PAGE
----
“The enemy is everywhere. Do not think that just because you are simply outside your base they [the enemy] are not there.”
Mapisa-Nqakula — who was in Bloemfontein to commemorate the United Nations Peacekeepers Day — paid homage to the families of the 39 South African peacekeepers who have died while on UN peacekeeping and peace enforcement missions since 1999.
Addressing the 850 soldiers from 5 South African Infantry Battalion‚ who are to be deployed as part of the UN’s Force Intervention Brigade in the eastern DRC‚ Mapisa-Nqakula said she would not tolerate “nonsense” from the troops.
“You have names of your predecessors to live up to‚ many of who gave their lives in trying to bring peace and security to vulnerable people.
“I do not want to hear of you starting relationships with people in your deployment area because you will be in violation of these rules. These people are vulnerable and look up to you as their protectors.”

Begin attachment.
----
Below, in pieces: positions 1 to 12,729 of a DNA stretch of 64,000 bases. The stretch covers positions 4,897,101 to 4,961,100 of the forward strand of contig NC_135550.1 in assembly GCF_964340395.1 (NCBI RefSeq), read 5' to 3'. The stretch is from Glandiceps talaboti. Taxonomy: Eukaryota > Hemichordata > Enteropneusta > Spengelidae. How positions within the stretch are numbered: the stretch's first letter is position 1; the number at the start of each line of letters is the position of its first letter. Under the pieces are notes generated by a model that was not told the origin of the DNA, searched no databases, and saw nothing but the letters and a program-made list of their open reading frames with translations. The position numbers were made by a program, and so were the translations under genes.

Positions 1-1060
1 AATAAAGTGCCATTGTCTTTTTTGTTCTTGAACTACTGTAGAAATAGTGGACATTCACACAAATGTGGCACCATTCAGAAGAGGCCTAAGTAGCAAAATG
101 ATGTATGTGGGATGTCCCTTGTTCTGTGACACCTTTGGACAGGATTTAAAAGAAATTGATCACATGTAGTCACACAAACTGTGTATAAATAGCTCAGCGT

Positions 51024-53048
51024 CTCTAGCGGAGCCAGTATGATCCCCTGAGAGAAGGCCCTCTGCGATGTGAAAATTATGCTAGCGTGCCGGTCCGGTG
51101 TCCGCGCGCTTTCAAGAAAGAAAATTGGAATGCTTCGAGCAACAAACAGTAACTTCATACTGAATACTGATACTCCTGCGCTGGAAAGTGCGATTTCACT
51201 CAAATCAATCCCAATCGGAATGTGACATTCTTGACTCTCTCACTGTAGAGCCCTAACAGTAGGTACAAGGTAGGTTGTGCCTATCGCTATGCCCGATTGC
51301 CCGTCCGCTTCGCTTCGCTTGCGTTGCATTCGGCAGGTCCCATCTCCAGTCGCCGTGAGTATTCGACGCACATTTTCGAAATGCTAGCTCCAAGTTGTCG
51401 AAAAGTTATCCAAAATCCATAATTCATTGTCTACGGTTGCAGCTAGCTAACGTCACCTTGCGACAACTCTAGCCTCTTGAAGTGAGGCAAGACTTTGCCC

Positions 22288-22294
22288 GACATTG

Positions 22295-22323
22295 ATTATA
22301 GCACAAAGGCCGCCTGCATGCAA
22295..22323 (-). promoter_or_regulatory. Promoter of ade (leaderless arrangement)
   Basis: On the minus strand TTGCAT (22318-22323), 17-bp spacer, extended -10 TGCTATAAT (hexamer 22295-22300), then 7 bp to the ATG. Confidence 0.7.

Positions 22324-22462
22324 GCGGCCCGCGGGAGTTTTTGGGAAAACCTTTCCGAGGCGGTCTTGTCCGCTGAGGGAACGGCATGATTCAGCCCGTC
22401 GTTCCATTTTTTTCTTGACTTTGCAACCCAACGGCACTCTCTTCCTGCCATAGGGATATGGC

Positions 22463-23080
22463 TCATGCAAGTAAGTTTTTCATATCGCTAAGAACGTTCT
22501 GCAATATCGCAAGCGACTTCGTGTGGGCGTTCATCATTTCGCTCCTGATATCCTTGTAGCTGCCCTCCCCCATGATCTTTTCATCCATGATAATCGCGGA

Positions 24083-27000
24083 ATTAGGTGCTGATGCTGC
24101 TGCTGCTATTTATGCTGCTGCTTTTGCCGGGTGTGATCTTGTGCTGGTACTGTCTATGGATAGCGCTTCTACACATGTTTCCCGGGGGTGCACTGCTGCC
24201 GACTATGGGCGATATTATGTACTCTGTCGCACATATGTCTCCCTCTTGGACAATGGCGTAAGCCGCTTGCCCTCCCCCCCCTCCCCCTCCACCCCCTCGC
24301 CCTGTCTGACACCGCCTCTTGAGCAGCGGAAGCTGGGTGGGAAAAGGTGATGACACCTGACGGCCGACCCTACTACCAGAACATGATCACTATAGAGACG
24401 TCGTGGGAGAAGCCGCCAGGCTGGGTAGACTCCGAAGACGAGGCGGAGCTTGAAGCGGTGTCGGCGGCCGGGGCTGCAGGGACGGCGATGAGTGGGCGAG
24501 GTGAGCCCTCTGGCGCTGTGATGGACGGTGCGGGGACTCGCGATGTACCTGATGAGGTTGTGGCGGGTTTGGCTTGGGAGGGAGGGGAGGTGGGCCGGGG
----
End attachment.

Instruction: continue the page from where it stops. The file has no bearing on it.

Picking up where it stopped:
Mapisa-Nqakula’s warning follows a 2015 UN report which revealed that South African peacekeepers were amongst the worst when it came to sexual predators in UN peacekeeping missions.
She urged the troops to carry themselves with pride.
“There are command and control structures in place and these must be adhered to. I am talking to you as your minister and your mother. Don’t do things — like visit brothels or take drugs — that you wouldn’t do in front of me or your families.
“I am not going to tell you this again. You are in this deployment to show to the world that we can bring peace to Africa.
“If you come home in body bags let that be because you died fighting like a hero not because of some other nonsense.”
The area the troops are to be deployed to is occupied by the Islamic extremist group known as the ADF. The area and other areas the troops are to be stationed in‚ which include thick jungles near the Rwandan border‚ are also home to dozens of other militia affiliated to the Mai Mai and other rebel groups fighting for control of valuable mineral resources.
By Graeme Hosken